Judge withdraws from Medicare drug price case after stock ownership is revealed
Ohio Governor Mike DeWine, right, shakes hands with Judge Thomas Rose of the U.S. District Court Southern District of Ohio after taking his oath of office, Monday, Jan. 14, 2019, in Cedarville, Ohio.
John Minchillo | AP
A federal judge on Friday withdrew from a case that could block Medicare from negotiating over drug prices, just hours after a watchdog group revealed his ownership of stock in two pharmaceutical companies that would be directly impacted by the new program.
Judge Thomas M. Rose of the U.S. District Court for the Southern District of Ohio withdrew from the case on the same day that the Revolving Door Project, a nonprofit, sent him a letter raising questions about his ownership of stock in Johnson & Johnson and AstraZeneca.
“Given the ethics concerns that your apparent conflict of financial interests in the pharmaceutical industry raise, we call on you to recuse yourself,” wrote the group.
J&J’s blood thinner Xarelto and AstraZeneca’s Type 2 diabetes drug Farxiga are among the 10 drugs that will be subject to price negotiations this year, according to a list unveiled Tuesday by the Biden administration.
Rose, who was appointed by Republican president George W. Bush, owns between $15,000 and $50,000 worth of J&J stock, and shares in AstraZeneca worth up to $15,000, according to his 2022 financial disclosure form. He also owns Moderna stock worth between $15,000 and $50,000, the filing shows.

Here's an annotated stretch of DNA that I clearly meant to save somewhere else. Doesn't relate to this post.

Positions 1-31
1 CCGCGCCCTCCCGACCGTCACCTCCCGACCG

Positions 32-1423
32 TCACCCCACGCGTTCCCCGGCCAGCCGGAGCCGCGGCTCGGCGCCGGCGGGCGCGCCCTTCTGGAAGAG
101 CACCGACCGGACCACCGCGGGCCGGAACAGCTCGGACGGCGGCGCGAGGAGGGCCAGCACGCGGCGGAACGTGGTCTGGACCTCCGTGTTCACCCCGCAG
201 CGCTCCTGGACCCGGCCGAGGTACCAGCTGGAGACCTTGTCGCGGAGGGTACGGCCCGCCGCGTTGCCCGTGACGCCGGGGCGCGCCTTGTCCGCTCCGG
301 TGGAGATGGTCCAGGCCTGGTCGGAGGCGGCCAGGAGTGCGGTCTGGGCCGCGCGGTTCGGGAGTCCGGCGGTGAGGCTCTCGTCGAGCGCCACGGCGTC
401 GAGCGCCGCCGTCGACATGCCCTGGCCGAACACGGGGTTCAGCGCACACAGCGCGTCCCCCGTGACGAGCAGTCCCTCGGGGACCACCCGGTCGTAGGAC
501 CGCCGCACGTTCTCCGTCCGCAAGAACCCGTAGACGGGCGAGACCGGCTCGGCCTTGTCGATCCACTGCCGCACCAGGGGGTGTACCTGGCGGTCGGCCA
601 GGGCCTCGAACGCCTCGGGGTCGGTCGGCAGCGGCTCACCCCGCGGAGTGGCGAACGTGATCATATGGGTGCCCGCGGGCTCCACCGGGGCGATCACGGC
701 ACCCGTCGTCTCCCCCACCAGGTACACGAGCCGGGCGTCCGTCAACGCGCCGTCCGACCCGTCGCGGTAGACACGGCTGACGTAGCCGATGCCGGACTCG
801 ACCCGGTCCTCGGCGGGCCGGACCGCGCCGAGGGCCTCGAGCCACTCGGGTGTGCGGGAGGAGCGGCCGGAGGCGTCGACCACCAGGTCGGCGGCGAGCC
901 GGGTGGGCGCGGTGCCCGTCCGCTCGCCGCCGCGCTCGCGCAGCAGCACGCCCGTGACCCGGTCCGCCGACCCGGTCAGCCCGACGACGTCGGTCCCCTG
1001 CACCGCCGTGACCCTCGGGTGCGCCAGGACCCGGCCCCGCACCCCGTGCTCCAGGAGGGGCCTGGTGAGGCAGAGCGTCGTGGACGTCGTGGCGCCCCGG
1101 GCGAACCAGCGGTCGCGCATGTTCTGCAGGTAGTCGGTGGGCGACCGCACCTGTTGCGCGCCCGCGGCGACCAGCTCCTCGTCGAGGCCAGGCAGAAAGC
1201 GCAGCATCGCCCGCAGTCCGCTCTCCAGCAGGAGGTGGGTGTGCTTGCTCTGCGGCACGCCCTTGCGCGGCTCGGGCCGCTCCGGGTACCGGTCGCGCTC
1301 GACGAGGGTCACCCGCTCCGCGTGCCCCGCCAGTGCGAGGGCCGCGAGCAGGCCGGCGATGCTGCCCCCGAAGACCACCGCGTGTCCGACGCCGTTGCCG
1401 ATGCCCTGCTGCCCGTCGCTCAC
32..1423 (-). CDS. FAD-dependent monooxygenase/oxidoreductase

Until he withdrew on Friday, Rose was the presiding judge in a lawsuit brought in June by the U.S. Chamber of Commerce against the Department of Health and Human Services (HHS) and the Centers for Medicare and Medicaid services (CMS). The suit asked the court to rule that for Medicare to negotiate drug prices would be unconstitutional.
The pharmaceutical industry has unleashed a torrent of lawsuits this summer in an effort to strip Medicare of its new powers. Merck, Bristol Myers Squibb, Johnson & Johnson, Boehringer Ingelheim, AstraZeneca and the drugmaker lobby PhRMA have all filed complaints in different districts courts.
Legal experts say the drugmakers are scattering their complaints across the country to increase the odds that the litigation will ultimately end up before the Supreme Court.
Merck CEO Robert Davis confirmed on an earnings call earlier this month that the company plans to take its lawsuit all the way to the high court.
“As we look forward, we’re going to take this to the fullest, which means we’ll take it through District Court and, if need be, into Circuit Court and ultimately to the Supreme Court,” Davis said. “So, really that’s the strategy.”
The Chamber had asked Rose to block the program by Oct. 1, the deadline set for drugmakers to sign agreements to participate in the negotiations.